In short, a high time
Travel editor Brian Crisp spends 48 hours in Kuala Lumpur
Vietnamese. Sao Nam has resisted any Malaysian influences. We sit outside in the humid night air. Some of the KLM flight crew are at the table next to us. They have driven more than 30 minutes from their hotel just to dine here. That’s how good it is. Like most places in Asia, it is noisy. The owner, Paul Leow, orders for us. The dishes are delicate and the produce is fresh – an explosion of herbs and Asian flavours.
The girl on the door at Twenty One Kitchen + Bar is a contradiction. She is Asian, but with short cropped blonde hair. She is friendly, but turns unwanted guests away with strength and a ‘‘ don’t mess with me’’ attitude. Twenty One Kitchen + Bar is in the middle of KL’s nightclub strip on Changkat Bukit Bintang. It has an interesting policy on who gets in – women must be over 21, men over 25. This is the place people want to come to party. It opens at noon each day and the closing time is listed simply as late.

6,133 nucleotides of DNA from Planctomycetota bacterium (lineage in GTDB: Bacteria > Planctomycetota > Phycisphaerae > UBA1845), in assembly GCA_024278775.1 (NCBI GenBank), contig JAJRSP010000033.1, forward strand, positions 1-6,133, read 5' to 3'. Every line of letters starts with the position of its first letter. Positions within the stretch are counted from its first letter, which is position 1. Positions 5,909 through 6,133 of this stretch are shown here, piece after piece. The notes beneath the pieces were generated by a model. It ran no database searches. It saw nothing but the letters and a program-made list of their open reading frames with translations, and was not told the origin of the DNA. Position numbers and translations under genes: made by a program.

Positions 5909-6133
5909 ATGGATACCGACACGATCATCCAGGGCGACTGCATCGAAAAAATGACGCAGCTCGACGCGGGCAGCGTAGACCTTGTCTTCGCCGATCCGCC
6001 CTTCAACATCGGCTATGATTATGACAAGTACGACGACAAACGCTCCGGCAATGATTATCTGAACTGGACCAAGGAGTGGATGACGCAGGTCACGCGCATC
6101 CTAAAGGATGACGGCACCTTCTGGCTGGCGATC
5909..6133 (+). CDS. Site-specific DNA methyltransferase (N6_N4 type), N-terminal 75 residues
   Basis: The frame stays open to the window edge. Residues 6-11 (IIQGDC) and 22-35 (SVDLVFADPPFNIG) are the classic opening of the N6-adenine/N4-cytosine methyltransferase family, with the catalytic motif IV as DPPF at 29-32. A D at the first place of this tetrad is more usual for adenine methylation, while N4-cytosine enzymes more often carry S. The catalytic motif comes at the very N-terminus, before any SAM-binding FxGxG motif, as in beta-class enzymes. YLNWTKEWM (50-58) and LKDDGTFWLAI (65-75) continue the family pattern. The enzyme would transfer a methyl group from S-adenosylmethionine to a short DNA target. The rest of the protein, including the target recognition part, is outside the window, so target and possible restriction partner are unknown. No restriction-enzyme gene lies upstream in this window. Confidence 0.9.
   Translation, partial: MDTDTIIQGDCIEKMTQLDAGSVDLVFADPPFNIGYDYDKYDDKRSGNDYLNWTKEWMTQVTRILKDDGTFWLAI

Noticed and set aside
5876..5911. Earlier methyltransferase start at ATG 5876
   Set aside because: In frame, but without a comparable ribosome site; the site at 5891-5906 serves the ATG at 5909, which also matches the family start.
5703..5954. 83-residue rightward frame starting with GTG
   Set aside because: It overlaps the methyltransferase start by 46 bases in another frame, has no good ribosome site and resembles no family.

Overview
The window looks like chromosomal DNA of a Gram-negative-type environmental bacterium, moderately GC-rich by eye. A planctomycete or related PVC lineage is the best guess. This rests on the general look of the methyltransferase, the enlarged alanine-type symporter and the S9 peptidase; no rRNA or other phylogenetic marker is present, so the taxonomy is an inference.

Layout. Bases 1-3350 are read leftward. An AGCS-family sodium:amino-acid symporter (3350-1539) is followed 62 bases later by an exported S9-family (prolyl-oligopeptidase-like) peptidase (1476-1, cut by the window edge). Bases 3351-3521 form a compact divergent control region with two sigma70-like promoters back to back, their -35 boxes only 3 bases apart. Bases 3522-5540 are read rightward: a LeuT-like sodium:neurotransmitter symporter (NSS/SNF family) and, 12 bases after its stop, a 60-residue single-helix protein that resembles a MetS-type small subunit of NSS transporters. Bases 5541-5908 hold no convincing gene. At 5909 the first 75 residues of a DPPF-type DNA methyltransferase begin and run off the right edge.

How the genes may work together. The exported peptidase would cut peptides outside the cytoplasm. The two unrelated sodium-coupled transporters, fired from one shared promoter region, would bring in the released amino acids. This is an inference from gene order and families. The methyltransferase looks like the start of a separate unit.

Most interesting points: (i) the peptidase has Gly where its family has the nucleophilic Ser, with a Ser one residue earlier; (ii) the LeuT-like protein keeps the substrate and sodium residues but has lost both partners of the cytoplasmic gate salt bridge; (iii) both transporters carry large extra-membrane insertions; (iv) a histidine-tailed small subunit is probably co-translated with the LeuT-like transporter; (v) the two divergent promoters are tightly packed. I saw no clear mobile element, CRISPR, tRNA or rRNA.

The surprise of this trip was our visit to the Islamic Arts Museum Malaysia on Jalan Lembah Perdana. Opened in 1998, the museum is ignored by most visitors. When we arrive it is almost deserted. The white marble floors and walls, coupled with KL’s best airconditioning, bring welcome relief from the heat of the day. The exhibitions are spread over three floors, with galleries that display arms